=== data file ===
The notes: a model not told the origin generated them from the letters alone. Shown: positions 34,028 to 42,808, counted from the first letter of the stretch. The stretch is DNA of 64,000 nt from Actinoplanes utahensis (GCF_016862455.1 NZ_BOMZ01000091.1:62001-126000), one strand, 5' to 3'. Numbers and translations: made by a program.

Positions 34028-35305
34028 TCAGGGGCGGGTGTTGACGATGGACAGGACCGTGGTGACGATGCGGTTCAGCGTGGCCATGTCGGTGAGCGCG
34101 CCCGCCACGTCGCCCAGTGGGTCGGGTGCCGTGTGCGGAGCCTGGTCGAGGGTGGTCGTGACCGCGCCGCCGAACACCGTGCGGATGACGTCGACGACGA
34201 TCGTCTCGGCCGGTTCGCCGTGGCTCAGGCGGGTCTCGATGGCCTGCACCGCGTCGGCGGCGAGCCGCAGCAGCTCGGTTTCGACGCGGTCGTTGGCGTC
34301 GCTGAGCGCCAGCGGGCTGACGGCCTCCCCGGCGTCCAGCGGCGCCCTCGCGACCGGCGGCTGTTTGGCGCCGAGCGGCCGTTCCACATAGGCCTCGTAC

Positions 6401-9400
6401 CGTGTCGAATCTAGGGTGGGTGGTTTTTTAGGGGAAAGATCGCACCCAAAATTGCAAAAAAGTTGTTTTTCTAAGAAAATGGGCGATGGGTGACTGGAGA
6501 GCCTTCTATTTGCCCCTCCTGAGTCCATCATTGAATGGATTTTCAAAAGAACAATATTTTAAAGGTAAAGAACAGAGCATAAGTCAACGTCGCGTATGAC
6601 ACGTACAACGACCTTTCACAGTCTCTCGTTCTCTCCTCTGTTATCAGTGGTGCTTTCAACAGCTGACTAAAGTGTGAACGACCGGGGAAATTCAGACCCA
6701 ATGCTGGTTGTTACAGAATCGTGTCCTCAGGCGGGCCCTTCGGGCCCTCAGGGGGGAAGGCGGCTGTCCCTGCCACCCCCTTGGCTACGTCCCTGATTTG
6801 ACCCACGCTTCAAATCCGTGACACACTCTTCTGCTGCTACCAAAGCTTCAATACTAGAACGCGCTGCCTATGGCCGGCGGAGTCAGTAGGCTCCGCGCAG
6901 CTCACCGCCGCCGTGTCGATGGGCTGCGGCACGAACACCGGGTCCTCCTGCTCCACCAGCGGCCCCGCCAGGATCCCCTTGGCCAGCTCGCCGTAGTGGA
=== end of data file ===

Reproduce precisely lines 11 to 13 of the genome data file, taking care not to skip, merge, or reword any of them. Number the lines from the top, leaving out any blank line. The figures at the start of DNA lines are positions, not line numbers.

6701 ATGCTGGTTGTTACAGAATCGTGTCCTCAGGCGGGCCCTTCGGGCCCTCAGGGGGGAAGGCGGCTGTCCCTGCCACCCCCTTGGCTACGTCCCTGATTTG
6801 ACCCACGCTTCAAATCCGTGACACACTCTTCTGCTGCTACCAAAGCTTCAATACTAGAACGCGCTGCCTATGGCCGGCGGAGTCAGTAGGCTCCGCGCAG
6901 CTCACCGCCGCCGTGTCGATGGGCTGCGGCACGAACACCGGGTCCTCCTGCTCCACCAGCGGCCCCGCCAGGATCCCCTTGGCCAGCTCGCCGTAGTGGA